In all of these countries, wine producers have found that in order to produce the best wines, the Pinot noir grape must be tended to often and the plants must produce low yields in order to obtain the best flavours. High-yielding crops will produce a very inferior wine; the labour intensive cultivation of the grape is what makes the wines so good but also makes them rather more expensive that other red wines. One nation that is producing superior Pinot noir wines on a consistent basis is the United States. Wineries in California and Oregon are now leading producers of Pinot noirs, and are equal to the best of France’s famed Burgundies.
Pinot Noir: The wine
Pinot noir exhibits a tremendous range of aromas, bouquets, flavours and characteristics such as texture that even sommeliers and professional wine tasters can get thrown off from time to time. Because the grape is very sensitive to its growing environment, it will take on the taste of its terroir, which leads to its enormous taste variety.
In very general terms, the most predominant characteristics of Pinot noir are a black or red cherry aroma with hints of raspberry and other black berry fruits, and a light to medium body. Traditional French Burgundy tends to present “farmyard” aromas and a fleshiness which goes towards the savoury side rather than the sweet side. However, with modern techniques, winemakers are preferring a cleaner, more fruit-forward product that is a bit cleaner in texture.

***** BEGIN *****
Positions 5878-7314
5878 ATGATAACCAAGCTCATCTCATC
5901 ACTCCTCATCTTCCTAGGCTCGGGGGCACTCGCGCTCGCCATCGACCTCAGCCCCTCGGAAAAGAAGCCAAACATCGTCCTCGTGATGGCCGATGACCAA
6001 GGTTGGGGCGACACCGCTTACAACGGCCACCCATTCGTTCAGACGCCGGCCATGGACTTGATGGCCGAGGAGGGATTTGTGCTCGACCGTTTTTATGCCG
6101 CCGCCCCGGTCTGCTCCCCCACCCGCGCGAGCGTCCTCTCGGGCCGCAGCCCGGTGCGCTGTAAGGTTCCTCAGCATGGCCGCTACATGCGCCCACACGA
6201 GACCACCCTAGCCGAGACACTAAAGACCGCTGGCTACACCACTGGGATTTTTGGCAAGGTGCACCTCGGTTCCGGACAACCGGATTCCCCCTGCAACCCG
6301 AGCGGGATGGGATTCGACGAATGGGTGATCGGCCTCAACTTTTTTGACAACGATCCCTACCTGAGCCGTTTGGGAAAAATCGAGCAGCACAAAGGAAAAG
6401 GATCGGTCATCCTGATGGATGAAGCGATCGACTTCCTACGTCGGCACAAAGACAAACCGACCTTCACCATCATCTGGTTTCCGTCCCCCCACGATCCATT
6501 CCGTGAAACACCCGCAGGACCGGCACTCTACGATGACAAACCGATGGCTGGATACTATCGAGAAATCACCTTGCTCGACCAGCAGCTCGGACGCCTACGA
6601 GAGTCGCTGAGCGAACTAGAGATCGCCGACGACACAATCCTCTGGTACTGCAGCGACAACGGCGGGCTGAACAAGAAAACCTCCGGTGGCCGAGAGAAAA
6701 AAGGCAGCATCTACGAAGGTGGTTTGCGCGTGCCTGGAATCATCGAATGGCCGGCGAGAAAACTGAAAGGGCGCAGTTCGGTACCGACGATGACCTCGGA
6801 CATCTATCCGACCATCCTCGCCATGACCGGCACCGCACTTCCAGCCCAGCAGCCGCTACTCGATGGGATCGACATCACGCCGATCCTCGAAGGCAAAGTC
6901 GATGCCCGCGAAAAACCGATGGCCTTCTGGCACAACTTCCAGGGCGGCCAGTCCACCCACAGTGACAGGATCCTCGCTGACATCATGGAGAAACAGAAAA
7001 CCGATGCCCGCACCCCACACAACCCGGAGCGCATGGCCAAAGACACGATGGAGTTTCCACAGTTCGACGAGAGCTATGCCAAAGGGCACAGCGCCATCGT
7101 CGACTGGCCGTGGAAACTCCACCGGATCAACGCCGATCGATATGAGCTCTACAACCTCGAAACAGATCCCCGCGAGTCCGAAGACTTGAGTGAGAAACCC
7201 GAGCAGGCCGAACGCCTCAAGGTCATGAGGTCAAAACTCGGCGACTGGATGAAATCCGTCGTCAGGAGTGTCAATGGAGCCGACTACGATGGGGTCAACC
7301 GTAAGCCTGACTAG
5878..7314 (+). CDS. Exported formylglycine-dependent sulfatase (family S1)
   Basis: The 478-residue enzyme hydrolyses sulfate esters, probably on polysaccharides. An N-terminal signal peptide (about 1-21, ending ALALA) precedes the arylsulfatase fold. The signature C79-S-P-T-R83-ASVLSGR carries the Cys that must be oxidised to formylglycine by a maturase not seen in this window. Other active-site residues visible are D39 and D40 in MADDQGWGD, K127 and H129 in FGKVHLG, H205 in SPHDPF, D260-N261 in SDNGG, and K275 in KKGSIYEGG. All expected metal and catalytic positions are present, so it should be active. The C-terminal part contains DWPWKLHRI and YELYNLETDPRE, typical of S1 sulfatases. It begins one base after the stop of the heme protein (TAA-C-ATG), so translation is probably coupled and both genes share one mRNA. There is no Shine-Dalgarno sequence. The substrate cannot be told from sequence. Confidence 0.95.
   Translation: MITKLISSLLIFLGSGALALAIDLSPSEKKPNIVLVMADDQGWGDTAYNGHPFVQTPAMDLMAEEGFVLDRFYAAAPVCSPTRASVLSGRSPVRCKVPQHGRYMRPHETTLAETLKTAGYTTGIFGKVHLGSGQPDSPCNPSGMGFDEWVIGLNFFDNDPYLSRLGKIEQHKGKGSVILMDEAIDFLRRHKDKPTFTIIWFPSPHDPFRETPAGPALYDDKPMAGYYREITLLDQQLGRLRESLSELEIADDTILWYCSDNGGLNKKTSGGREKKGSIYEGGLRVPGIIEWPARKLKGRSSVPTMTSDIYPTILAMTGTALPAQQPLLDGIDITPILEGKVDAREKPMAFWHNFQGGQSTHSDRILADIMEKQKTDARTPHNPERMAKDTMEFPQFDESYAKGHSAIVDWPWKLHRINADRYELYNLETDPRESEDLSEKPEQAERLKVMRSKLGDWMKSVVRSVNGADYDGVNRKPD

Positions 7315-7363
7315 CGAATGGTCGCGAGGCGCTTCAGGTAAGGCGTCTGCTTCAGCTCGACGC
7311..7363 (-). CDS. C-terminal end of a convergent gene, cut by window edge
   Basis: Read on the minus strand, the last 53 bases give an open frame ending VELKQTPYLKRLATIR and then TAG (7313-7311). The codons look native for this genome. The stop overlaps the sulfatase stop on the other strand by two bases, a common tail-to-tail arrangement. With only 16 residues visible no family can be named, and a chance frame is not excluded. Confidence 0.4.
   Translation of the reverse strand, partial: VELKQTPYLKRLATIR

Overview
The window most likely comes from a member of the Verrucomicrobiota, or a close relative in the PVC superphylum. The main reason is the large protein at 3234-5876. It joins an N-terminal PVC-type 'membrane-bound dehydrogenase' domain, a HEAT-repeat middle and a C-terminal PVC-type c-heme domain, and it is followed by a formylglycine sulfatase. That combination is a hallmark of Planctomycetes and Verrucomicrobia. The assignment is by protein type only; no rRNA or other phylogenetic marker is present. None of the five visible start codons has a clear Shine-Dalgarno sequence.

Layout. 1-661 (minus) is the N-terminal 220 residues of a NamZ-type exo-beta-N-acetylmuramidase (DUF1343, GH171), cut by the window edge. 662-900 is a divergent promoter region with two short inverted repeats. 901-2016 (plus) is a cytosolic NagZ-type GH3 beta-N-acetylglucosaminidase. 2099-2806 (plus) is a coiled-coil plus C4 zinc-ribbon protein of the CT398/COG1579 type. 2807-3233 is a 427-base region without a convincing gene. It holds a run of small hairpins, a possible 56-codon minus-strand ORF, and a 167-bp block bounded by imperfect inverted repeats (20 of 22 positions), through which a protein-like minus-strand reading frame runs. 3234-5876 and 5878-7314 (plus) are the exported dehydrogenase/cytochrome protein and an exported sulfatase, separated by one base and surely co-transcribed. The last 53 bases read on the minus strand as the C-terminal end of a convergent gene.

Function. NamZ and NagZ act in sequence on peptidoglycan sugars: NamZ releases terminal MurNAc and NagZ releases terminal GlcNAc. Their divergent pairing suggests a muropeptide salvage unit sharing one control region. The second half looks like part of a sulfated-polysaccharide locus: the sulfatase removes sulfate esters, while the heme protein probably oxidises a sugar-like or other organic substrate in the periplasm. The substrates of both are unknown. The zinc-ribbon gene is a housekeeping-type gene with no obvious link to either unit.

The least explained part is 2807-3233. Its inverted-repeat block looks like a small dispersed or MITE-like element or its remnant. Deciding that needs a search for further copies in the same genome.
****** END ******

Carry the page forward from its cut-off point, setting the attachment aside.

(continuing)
The colour of Pinot noir wines has been compared to that of garnet or red-coloured gemstones and tends to be much lighter and jewel-like than other red wines which present darker, more opaque hues. However, again due to the grape’s variability, new styles of Pinot noir wines are coming from New Zealand and California which are deeper in colour and resemble Syrah wines and in some cases have even been compared to the heavier Malbec wines that are produced in South America.
Pinot noir grapes, in many parts of the world’s wine growing regions, are also used in the production of sparkling white wines, sparkling red wines, and rosé wines. This is due to the fact that the juice produced from the Pinot noir grapes is colourless.